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Re: SEUL: What's the diff to SEUL ?
On Thu, 15 Jan 1998, Erik Walthinsen wrote:
> > Debian provides a complete distribution but it is also designed from the
> > start to be used as the core of other distributions.
> That may be, but how many distribs have to seen based on it? I haven't seen
> any. Part of this is because of something someone mentioned a couple days
> ago: Currently, if you start from Debian, you get the whole enchilada. If
> you strip it down and build what you want on top of it, you lose the benefits
> of starting from Debian, namely the compatibility.
You must remember that Debian is barely a year old in official release. It
is only at 1.3 now. The install base fits on 5 floppies. THAT is the basis
that you should be working from. If you buy a Debian CD, you do NOT get
non-free. When you first run dselect you are NOT required to install the
pre-selected packages ... only the ones in "Required". Others are
preselected only as a suggestion to make a useable distribution. All you
have to do is cursor to the package in dselect and hit "-" to unselect it.
> What I want to do is *specifically* define such a core. It may be
> multi-layered, or semi-modular (i.e. you could exclude the XFree core
> components if you just want to build a server distrib), but it will be
> *standard*. This allows distributions to form around a Debian base without
> sacrificing compatibility.
I suggest starting with the debian base ... NOT debian main. Debian is
broken into three main sections ... main, non-free, contrib. Each of
these is broken into subsections. Main has base, admin, etc. THe 5
diskettes have main/base on them. Within each subsection are further
breakdowns of Required, Optional, and Extra. It is like the unix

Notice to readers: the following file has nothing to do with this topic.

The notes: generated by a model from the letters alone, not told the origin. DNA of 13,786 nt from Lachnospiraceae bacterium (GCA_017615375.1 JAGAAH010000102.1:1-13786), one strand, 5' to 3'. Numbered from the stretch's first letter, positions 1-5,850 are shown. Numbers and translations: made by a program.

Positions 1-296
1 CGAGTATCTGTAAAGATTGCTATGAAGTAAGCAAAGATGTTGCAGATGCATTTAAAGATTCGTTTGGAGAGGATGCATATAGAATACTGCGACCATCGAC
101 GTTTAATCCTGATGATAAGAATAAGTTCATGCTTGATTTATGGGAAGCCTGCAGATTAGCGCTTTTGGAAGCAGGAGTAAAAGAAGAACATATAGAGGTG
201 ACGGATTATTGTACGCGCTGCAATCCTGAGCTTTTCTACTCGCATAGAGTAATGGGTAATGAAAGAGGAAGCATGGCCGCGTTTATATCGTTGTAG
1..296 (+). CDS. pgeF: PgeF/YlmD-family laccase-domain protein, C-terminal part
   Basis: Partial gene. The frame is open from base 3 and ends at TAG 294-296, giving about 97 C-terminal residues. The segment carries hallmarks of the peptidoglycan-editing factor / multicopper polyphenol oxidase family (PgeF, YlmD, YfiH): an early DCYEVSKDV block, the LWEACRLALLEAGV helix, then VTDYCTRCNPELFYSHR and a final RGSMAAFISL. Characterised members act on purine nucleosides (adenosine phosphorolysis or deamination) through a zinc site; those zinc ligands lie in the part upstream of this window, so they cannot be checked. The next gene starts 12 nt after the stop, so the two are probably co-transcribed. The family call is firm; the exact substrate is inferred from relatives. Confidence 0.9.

filesystem, it scales nicely :) You are free to add additional
Also, you are free to modify what appears pre-selected the first time that
dselect is run by editing the status file in /var/lib/dpkg.
> The core would be maintained and versioned as a whole, making upgrades for
> "child" distributions almost trivial. In the long run, if the most popular
> distribs (either todays' or tomorrows') are based on this core, both GPL'd
> and commercial projects can release *one* package, and it will work on all
> core-compliant Linux distribs. *That* is my goal.
That is rather easy with debian, you simply add subsections. Also, have
you looked at the 86Open project? This is for one standard binary and
packaging format for all intel *nix operating systems and the cast of
players includes Caldera, Red Hat, Debian, Sun Solaris, SCO, FreeBSD,
NetBSD. The current glibc effort is the first step in that project.
> > Qt is the sticking point.
> That's why I had to tell a member of the KDE project that SEUL could *not*
> use KDE as its environment. Qt just doesn't have a very friendly license.
Qt limits you to completely free software or very expensive software, no
developing of inexpensive shareware (a la XV) between a group of
programmers on the net is possible with the current license from Troll
Tech without a rather large grant of money.
If NT is the answer, you didn't understand the question. (NOTE: Stolen sig)
Debian/GNU Linux ... the maintainable operating system.